Last week, I had the opportunity to attend the White House event, Champions of Change: Re-Entry and Employment. The event honored 16 Americans doing extraordinary work in their local communities to facilitate employment opportunities for individuals formerly involved in the criminal justice system. Attendees heard from inspiring speakers and two panels featuring the “champions.” For advocates and federal officials, it was an opportunity to take a look at best practices and local success stories in this critical area. Read more…
Crime is prevalent everywhere in our world. When a person commits a crime, they are punished and, depending on its severity, are eventually brought back into society. While many crimes are perpetrated by adults, teenagers and even children – juveniles – can also commit offenses. A person is considered a juvenile delinquent if they are under the age of eighteen and commit an act that otherwise would be considered a crime if they were an adult. Many juveniles are placed in adult prisons and forced to endure sentences that are inappropriate to their age. The criminal justice system needs to realize that simply locking up a juvenile and throwing away the key is not the answer. We must find ways to keep our young people out of adult facilities and do whatever we can to rehabilitate them and keep them away from a life of crime.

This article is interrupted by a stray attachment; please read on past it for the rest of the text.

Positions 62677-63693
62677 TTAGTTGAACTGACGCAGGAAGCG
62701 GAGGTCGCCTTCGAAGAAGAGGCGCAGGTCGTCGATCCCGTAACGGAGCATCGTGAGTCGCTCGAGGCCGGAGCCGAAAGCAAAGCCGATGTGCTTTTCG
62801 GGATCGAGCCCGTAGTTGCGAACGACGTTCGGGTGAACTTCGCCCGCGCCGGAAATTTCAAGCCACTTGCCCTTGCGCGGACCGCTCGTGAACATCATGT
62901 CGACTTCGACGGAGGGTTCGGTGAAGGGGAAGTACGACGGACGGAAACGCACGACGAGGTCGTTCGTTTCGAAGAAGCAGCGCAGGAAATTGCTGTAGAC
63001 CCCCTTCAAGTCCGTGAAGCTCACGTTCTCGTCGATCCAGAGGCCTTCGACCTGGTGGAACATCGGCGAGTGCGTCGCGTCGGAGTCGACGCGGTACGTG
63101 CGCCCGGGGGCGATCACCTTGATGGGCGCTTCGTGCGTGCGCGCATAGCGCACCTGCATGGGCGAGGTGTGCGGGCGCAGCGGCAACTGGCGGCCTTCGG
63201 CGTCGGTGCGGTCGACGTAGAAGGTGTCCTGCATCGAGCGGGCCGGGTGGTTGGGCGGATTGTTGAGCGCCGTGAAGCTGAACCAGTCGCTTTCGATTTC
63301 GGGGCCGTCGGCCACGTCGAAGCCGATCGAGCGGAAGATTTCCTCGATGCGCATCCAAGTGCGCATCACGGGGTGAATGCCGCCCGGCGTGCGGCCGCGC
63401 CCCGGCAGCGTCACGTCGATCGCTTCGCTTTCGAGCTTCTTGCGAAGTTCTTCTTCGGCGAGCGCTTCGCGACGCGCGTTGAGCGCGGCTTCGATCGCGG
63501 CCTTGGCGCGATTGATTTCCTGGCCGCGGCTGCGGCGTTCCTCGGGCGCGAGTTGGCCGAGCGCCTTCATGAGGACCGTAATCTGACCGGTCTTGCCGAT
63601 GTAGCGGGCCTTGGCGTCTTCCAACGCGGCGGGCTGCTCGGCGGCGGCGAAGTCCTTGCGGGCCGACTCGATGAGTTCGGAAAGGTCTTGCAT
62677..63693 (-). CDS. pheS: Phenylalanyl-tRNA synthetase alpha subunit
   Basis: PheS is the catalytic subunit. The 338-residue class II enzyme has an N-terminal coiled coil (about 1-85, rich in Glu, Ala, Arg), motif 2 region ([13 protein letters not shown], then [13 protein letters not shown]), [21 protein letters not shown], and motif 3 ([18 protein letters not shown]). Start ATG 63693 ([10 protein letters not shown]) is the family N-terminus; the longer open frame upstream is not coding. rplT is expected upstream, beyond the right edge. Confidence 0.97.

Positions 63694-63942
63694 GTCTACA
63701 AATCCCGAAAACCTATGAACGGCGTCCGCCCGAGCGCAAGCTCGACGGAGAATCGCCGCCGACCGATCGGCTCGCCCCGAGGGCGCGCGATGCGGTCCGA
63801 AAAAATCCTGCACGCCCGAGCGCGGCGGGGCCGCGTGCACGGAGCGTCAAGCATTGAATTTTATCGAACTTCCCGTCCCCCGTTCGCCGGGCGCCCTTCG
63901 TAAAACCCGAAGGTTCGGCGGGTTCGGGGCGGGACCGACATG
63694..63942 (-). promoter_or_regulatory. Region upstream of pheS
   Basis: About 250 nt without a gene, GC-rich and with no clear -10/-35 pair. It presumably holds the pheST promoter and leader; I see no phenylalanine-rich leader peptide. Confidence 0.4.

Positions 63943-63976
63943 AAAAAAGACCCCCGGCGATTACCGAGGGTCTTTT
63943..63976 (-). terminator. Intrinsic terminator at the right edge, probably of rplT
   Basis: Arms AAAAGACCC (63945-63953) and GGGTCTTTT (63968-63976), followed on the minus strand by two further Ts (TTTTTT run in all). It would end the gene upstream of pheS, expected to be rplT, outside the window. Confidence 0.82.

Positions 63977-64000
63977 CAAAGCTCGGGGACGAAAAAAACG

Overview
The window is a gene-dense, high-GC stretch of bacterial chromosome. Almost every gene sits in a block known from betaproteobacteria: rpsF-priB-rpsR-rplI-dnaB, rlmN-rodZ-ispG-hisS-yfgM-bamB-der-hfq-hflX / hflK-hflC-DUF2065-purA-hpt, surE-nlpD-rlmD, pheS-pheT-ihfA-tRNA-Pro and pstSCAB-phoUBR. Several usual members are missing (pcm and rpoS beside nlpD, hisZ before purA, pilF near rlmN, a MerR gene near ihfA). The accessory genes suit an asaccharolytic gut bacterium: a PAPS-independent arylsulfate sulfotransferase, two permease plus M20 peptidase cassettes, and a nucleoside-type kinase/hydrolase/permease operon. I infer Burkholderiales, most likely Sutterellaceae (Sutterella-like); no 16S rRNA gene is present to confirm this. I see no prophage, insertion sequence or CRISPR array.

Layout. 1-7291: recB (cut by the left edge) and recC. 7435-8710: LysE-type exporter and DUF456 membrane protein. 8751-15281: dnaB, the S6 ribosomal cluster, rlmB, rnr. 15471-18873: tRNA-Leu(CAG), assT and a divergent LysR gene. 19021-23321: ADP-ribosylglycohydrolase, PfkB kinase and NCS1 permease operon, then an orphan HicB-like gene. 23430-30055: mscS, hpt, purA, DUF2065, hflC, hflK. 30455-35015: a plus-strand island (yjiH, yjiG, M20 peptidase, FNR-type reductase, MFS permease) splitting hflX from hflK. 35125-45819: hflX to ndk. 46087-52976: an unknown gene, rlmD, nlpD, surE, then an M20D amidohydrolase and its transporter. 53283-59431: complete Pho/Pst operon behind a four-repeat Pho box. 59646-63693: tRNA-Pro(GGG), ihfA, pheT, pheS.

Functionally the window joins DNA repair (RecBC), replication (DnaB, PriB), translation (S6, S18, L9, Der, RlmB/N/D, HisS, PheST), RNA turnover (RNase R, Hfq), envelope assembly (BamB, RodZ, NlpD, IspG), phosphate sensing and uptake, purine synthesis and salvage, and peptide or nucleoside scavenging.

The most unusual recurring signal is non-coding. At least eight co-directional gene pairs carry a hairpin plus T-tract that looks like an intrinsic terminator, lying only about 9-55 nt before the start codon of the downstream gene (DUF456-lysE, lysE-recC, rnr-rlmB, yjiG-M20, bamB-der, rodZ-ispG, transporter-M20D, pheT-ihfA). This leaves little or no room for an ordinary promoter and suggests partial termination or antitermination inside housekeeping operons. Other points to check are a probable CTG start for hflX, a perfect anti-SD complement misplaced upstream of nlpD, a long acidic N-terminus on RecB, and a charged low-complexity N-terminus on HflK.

The Sentencing Project compiled a study in 2011 that showed nearly 8,000 minors were in adult jails or prisons that year. In my opinion, this is simply unacceptable. If we work to rehabilitate our juveniles and do whatever it takes to keep them out of prisons and jails, it can lead to better futures for them. Read more…
“I am a Jew because in every place where suffering weeps, the Jew weeps.
I am a Jew because whenever despair cries out, the Jew hopes.”
Though the United States represents only 5% of the world’s population, it holds 25% of the world’s prisoners. Over the past thirty years, the U.S. prison population has increased by 500%, bringing the number of prisoners in local, state, and federal prisons to nearly 2.3 million people. Read more…